probably just as ignorant about new music as my mom,” says
Interpol bassist Carlos D. “Whenever we play with a new
band I am embarrassed, because I am ignorant about their
music. But it doesn’t make me lose sleep or anything.”
Things weren’t always this way for the former New York City
scenester. Once an electro DJ, obsessed with breaking new
acts and building up the scene, Carlos was focused on partying,
Depeche Mode, ladies, more partying and, yes, many more
ladies. Carlos built himself a reputation as both Interpol’s
most accessible member and one of New York’s most notorious
party boys. But with the release of Interpol’s first major-label
album, Our Love to Admire, Carlos no longer
plays the part of the gothed-out party kid, and neither
do his bandmates.
The way Carlos tells it, his biggest influences are no longer
British artists from the mid-’80s; he now claims his greatest
influences are German musicians from the early 1800’s—you
know, like Beethoven.
Instead of focusing on what is hot right now, Carlos has
returned to a previous obsession with classical music, and
it is an influence that can be heard heavily on tracks like
“Pioneer to the Falls,” where lines of swirling strings
cascade over the jagged landscape of Daniel Kessler’s and
Paul Banks’ guitar work.
Carlos has relinquished some of the territory that his booming
bass used to take up to allow for experimentation. “One
big thing that came out of this round of recording that
was refreshing for our future was a change in our songwriting
dynamic, an update that really had some repercussions,”
explains Carlos. “We used a sequencer right from the beginning,
and it gave me an extra kind of paintbrush to paint with.
I had been landlocked to bass guitar. I had to perform all
my musical contributions at the beginning of each songwriting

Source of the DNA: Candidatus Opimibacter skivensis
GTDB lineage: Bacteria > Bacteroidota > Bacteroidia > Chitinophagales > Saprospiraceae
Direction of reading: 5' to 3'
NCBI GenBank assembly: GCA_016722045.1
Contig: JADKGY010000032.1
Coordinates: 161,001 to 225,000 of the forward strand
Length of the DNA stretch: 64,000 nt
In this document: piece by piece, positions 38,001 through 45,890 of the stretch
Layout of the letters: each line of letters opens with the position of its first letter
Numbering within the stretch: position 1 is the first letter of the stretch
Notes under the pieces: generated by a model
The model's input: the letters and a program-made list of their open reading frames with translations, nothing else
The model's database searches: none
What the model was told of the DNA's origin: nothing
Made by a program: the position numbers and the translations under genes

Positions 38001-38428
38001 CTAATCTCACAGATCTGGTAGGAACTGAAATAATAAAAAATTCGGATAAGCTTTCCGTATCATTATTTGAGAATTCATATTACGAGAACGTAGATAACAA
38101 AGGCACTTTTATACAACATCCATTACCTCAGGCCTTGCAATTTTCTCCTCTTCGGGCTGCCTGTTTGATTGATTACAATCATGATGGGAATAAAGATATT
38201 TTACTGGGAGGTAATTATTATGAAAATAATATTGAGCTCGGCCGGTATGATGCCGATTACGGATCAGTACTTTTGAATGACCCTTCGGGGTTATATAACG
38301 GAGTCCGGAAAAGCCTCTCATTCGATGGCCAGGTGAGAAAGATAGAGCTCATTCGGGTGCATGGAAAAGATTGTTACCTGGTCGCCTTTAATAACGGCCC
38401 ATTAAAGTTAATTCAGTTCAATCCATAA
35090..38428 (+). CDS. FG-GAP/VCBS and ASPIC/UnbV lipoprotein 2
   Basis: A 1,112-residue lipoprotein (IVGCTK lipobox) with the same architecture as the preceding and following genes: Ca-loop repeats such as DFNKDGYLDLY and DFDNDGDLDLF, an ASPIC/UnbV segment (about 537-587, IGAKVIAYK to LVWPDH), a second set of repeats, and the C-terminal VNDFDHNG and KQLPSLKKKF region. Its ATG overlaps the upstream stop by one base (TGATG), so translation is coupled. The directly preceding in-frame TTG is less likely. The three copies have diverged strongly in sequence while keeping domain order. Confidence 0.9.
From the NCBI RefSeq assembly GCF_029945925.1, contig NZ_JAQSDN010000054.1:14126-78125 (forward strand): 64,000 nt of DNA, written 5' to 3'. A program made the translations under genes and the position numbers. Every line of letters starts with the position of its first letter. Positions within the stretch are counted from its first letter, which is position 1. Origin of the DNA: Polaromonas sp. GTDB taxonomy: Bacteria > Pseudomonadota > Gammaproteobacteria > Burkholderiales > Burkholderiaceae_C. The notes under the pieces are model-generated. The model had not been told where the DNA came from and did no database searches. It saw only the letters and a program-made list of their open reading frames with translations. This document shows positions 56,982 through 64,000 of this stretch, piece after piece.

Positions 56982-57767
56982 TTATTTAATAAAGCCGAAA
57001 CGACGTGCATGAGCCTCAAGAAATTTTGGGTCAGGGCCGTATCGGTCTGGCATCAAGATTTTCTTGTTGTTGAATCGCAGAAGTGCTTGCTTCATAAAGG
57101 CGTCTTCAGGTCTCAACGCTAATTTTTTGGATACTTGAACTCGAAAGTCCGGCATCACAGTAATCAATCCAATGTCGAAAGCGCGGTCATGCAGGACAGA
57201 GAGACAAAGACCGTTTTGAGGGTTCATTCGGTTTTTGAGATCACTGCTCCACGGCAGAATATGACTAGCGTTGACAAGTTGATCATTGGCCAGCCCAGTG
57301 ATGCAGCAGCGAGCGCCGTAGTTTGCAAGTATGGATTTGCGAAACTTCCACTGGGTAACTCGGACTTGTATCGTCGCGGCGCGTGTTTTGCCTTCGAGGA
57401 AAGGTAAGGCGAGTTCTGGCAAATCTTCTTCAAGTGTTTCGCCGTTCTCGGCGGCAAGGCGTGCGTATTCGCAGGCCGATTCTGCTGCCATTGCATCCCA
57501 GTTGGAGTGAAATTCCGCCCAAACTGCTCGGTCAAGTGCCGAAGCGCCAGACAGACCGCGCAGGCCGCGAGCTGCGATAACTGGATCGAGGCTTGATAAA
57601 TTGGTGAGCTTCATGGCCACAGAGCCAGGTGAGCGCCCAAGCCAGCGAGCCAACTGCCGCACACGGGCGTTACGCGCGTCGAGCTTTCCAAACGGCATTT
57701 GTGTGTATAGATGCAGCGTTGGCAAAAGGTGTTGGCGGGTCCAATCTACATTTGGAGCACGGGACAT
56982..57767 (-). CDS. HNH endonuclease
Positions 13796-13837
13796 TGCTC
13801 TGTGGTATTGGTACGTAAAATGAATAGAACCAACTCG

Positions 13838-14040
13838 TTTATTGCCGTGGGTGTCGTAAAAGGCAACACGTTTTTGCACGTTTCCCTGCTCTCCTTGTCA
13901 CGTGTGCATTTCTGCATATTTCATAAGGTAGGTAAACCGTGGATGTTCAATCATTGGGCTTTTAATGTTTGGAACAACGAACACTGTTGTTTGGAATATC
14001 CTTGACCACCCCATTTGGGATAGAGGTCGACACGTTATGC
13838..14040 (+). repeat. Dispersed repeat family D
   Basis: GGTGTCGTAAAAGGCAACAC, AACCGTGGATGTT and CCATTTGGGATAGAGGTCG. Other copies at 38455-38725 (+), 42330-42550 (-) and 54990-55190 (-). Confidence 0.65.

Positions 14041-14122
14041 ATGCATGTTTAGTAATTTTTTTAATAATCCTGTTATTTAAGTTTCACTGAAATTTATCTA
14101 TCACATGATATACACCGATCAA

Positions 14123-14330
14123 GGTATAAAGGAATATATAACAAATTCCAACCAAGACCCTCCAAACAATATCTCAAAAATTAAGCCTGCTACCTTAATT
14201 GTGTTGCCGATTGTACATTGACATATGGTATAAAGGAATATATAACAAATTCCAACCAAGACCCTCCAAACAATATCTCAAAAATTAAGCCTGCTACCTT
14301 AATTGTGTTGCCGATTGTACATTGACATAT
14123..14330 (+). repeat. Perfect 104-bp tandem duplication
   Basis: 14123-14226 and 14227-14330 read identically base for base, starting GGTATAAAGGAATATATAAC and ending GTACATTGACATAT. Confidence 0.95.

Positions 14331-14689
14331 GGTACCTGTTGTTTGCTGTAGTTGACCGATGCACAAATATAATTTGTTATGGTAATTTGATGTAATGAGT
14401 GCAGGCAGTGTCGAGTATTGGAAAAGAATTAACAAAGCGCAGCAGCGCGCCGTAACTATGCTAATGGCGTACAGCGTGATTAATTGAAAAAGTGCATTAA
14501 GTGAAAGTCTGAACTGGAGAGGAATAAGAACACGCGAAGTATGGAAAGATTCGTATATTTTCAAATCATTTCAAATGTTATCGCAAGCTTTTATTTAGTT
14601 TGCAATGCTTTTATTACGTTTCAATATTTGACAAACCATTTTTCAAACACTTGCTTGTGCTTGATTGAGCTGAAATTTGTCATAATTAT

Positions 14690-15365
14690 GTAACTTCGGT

session, using this baritone instrument that doesn’t allow
any sort of different texture. With the computer, I got
an expanded pallette to work with.”
Carlos says it was not his band’s intention to go out and
completely change their previous dance-goth dynamic to something
more dark and classically inspired. “Very little we do,
we do consciously. When you start thinking too much into
something, it might have detrimental effects; it can take
out the sincerity of what you are doing. We pride ourselves
on letting things grow organically. I think we have to move
on and expand to see what true limitations we have as artists.”
For Interpol fans worried that they won’t recognize the
band and their new material, Carlos says he can put their
fears to rest. “We were concerned the new material wouldn’t
sound good next to the old material, but there is something
about us: When we are playing live we streamline everything.
All the songs sound like they are coming from same place.
Sure, there is some sort of jubilation over old classic
stuff, and that is perfectly natural. But the crowd is not
going, ‘Oh not that new thing!’ . . . and that is absolutely
Interpol will perform Monday (Sept. 10) at 8 PM at the Palace
Theatre (19 Clinton Ave., Albany). Tickets are $25 and $20.